What’s refreshing about Young Frankenstein in comparison to other Brooks films is that the comedy comes from the absurdity of the narrative, and is never a result of desperation. The story is told rather seriously, with an emotive soundtrack by John Morris and careful direction by Brooks. The Oscar-nominated script by Wilder and Brooks is a dynamic collaboration, combining Brooks’ one-liner wit and Wilder’s chaotic tension. The result is Brooks’ most accomplished and artistically crafted film, and one of the most memorable comedies of all time.
After two massive successes in 1974, Brooks decided to take a big risk by making a parody of silent movies in the style of Charlie Chaplin and Buster Keaton, releasing the silent film Silent Movie in 1976. With no dialog in the film other than a French “no” said ironically by famed mime Marcel Marceau, Silent Movie’s gamble pays off by being one of the most daring and great self-reflexive comedies of its era. The ensemble cast features appearances by James Caan, Burt Reynolds, Liza Minnelli, Anne Bancroft and Paul Newman, all playing themselves.
The film is a sharp criticism of big corporate buyouts of film studios in the '70s, such as Gulf+Western’s purchase of Paramount Pictures being mocked humorously in the name of the corporation in the film (“Engulf and Devour”). The plot centers on Mel Funn (Mel Brooks), a film director recovering from a drinking problem and low on work. He heads to Big Picture Studios to pitch a new script to the Chief (Sid Ceasar), with his sidekicks Dom Bell (Dom DeLuise) and Marty Eggs (Marty Feldman). Funn’s idea for a script happens to be the first silent film production in forty years. Sound a little familiar? This deft use of reflexivity shows Brooks’ risk-taking power, and his character’s suggestion that by packing the film with stars, the studio could be saved, is an idea grounded very much in reality.
Though it pulls off the impressive task of creating a daring film like this, whose non-traditional narrative and lack of dialog would be alienating on first impression, Silent Movie runs a little long and a lot of the gags feel pointless at times. But surprisingly the film’s great use of film score and titles complement the humor just right when the jokes do work. Brooks knows how to deliver comedy into any scenario, and the physical gags in scenes like the knights and the table are able to solicit knee-jerk reactions in ways that few writers know how to do.
For his last release of the decade, Brooks ambitiously took on the task of parodying one of the most revered filmmakers of all time: Alfred Hitchcock. With a poster referencing Vertigo and a humorously appropriate title, Brooks released High Anxiety in 1977. Brooks again takes the lead role as Dr. Richard H. Thorndyke, who arrives as new administrator of The Psycho-Neurotic Institute for the Very, Very Nervous, to discover some strange occurrences. After being framed for murder, Dr. Thorndyke must face his own “high anxiety” disorder in order to prove his innocence and bring about justice.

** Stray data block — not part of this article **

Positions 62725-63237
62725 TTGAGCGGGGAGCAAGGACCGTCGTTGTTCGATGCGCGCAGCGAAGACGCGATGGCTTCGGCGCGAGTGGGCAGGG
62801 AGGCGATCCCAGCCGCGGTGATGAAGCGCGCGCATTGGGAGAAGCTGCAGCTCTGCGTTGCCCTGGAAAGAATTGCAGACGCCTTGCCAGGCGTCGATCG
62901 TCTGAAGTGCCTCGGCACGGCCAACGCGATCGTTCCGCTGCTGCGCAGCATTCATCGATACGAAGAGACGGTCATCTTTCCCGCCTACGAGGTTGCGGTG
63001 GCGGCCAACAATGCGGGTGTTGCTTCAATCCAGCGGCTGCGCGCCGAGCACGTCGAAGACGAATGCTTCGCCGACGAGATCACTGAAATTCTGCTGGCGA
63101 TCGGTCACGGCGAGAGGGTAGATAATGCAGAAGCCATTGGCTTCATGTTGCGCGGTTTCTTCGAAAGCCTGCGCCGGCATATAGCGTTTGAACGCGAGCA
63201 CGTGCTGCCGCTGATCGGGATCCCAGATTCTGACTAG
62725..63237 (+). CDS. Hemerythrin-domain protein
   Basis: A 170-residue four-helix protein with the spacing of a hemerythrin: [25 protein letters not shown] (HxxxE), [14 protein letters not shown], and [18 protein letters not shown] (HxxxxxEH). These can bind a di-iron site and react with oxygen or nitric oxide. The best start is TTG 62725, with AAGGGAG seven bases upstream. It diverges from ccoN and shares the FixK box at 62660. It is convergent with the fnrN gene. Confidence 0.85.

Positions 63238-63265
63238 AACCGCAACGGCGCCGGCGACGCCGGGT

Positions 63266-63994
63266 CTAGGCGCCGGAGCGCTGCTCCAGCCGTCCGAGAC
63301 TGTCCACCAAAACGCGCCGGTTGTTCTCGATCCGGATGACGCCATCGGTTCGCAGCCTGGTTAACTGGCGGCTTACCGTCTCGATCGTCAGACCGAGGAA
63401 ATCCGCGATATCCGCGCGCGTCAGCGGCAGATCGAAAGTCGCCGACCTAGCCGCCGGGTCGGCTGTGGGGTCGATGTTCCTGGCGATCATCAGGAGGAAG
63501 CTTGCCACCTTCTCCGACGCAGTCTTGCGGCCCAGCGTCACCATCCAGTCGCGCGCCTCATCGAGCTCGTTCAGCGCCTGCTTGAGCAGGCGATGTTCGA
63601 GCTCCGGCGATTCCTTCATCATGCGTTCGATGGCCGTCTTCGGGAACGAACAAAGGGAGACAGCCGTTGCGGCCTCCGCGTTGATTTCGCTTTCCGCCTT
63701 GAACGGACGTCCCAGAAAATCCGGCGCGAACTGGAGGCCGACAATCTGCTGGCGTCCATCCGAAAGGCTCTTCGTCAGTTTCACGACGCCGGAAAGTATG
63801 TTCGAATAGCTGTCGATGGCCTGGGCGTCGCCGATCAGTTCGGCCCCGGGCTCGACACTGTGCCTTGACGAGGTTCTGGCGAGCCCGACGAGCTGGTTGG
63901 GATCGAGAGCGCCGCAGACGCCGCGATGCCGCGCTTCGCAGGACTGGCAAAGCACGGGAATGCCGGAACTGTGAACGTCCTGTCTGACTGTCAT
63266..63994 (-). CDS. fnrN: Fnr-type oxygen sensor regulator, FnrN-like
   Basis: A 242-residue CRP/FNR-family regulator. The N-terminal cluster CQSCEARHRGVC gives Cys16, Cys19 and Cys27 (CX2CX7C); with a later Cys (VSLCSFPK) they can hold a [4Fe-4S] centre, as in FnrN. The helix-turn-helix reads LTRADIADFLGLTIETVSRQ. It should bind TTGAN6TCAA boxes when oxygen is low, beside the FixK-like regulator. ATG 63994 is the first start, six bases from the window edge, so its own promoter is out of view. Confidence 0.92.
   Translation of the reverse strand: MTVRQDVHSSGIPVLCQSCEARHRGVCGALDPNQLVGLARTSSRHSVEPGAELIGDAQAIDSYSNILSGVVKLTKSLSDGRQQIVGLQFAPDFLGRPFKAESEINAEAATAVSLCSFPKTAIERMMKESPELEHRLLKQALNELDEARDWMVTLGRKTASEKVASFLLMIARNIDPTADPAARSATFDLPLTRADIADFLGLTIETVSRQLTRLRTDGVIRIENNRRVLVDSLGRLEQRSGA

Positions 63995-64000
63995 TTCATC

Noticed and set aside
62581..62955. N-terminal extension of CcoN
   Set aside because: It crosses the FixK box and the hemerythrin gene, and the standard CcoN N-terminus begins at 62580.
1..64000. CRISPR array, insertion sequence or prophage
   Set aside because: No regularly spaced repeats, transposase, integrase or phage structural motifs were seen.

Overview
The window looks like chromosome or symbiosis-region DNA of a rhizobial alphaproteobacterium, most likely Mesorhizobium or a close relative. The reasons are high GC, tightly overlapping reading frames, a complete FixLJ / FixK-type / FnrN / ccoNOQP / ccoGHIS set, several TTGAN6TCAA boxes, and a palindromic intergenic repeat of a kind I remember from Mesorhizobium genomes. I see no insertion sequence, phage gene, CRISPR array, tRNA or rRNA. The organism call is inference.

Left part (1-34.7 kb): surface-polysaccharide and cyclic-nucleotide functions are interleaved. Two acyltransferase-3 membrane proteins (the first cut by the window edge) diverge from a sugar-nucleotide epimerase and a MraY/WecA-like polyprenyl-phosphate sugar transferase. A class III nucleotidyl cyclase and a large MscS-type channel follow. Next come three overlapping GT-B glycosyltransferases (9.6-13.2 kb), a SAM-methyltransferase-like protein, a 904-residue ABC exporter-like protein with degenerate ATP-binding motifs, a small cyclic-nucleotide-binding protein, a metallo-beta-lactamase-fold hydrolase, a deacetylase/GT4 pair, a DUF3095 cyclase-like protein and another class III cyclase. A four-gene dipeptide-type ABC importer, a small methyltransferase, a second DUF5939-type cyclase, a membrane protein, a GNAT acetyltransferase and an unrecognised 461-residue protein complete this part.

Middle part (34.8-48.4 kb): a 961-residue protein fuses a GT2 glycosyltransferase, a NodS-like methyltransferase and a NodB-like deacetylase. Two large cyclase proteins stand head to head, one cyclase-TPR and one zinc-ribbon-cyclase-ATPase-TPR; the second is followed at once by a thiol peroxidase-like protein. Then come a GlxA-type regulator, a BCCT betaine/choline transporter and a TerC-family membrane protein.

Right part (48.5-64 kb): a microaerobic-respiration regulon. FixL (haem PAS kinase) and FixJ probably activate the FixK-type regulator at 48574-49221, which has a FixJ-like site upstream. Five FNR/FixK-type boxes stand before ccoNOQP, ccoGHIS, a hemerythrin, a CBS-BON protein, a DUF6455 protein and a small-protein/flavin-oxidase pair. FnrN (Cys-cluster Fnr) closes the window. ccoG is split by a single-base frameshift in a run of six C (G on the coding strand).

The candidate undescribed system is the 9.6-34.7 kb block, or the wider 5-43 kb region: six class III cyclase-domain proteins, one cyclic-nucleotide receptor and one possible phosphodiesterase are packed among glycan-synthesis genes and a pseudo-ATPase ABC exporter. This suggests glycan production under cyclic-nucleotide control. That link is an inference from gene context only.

Sending up pretty much every Hitchcock film there is, the film isn’t as funny played out as the concept is. That is because it tries to focus more on the suspense narrative than on the comedy, giving an ambivalent mood to the film which doesn’t always work. Brooks’ usual cast of supporters makes their appearance, with Korman standing out especially as the perverted doctor. Madeline Kahn also racks up another skilled and controlled performance on her belt as the female lead. For the most part, the predictable plot has its ups and downs, but it’s worth seeing for some great scenes and a few funny lines. And though the film is competently produced, it just doesn’t feel like classic Brooks.
Brooks started another decade off with an epic parody, History of the World: Part I. Released in 1981, the film comes a year after Jim Abrahams and the Zuckers struck it big with their parody film, Airplane!. Unfortunately for Brooks, this one doesn’t quite reach the standards of his best films. The film is a parody of all those classic epic historical films with wide landscapes and grand biblical drama. The eras that the film focuses on include the Dawn of Man, the Old Testament, the Roman Empire, the Spanish Inquisition, and the French Revolution. The film’s large ensemble cast consists of a wide array of star cameos and Brooks regulars, while Orson Welles fittingly narrates.
As usual, John Morris goes all out putting up a big booming score for the film, helping give charm to Brooks’ films on a dedicated basis. The Spanish Inquisition song and dance number is ridiculously inventive, and the commandments scene is one of Brooks’ most memorable. While this is also one of Brooks few films to be rated R, it isn’t as envelope-pushing as you’d think. And it can be quite frustrating when some of the scenes just feel awkward, like much of the Roman Empire segment. But it’s nice seeing Brooks get back to the classic pacing of his earlier comedies, injecting each scene with sharp dialog and often effective physical gags. And unlike his previous two films, he relies more on arranged sketches and skits rather than focusing on a rigid genre parody, which had a tendency to waver over the course of an hour and a half. But with History of the World: Part I, Brooks makes a not-so-triumphant return to his strengths by letting his writing go wild again.